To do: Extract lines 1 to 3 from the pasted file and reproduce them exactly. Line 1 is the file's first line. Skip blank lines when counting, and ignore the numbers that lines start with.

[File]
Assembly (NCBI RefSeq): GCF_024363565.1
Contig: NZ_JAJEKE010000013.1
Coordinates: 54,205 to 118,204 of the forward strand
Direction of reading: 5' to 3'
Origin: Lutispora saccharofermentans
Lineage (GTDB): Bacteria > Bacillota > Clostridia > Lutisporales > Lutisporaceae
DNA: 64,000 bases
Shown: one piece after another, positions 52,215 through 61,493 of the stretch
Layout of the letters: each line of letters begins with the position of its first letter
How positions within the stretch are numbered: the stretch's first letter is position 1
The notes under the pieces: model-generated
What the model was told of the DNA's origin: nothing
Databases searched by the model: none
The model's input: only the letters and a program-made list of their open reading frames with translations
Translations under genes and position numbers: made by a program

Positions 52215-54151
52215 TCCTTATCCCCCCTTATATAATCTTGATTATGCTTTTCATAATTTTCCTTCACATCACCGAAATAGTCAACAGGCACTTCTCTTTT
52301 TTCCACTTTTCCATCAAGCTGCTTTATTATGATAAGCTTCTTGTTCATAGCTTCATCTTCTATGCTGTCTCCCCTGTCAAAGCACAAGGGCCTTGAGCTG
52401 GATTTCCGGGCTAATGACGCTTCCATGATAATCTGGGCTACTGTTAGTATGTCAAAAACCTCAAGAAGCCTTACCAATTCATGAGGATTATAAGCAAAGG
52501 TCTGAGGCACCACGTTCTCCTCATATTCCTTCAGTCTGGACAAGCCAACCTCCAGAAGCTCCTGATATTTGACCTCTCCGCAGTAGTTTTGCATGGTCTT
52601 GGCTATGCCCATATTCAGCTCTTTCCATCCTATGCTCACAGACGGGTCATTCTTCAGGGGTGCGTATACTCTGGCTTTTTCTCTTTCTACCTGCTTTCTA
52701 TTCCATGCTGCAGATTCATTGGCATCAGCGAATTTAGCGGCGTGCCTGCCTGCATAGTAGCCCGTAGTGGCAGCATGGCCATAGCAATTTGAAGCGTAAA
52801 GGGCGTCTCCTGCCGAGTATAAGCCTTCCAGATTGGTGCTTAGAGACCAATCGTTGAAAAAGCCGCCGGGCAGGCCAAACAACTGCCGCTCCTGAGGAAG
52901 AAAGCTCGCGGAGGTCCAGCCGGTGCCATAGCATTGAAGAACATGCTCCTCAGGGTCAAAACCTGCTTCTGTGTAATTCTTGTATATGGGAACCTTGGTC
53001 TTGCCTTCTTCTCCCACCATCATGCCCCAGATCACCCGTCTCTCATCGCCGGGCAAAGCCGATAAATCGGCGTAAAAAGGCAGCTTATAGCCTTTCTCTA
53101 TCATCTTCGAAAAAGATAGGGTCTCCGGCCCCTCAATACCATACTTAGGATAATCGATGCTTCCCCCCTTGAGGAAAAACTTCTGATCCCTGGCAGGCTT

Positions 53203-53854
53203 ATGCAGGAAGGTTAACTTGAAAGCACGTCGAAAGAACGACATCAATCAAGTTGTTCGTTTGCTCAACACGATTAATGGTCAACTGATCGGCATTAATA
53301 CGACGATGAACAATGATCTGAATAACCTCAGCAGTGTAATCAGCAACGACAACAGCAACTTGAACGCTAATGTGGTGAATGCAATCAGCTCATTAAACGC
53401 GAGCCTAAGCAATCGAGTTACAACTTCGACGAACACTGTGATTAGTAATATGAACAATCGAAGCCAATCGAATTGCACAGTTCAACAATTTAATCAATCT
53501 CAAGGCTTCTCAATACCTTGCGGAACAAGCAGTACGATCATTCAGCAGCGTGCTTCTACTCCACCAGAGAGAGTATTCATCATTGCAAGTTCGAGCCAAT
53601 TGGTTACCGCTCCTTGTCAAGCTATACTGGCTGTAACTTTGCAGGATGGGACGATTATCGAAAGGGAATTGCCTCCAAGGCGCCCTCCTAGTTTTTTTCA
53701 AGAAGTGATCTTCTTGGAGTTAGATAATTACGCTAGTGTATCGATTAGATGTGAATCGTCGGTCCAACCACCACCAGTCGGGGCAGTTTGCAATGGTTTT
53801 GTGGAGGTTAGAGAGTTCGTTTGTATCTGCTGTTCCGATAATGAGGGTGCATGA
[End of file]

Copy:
Assembly (NCBI RefSeq): GCF_024363565.1
Contig: NZ_JAJEKE010000013.1
Coordinates: 54,205 to 118,204 of the forward strand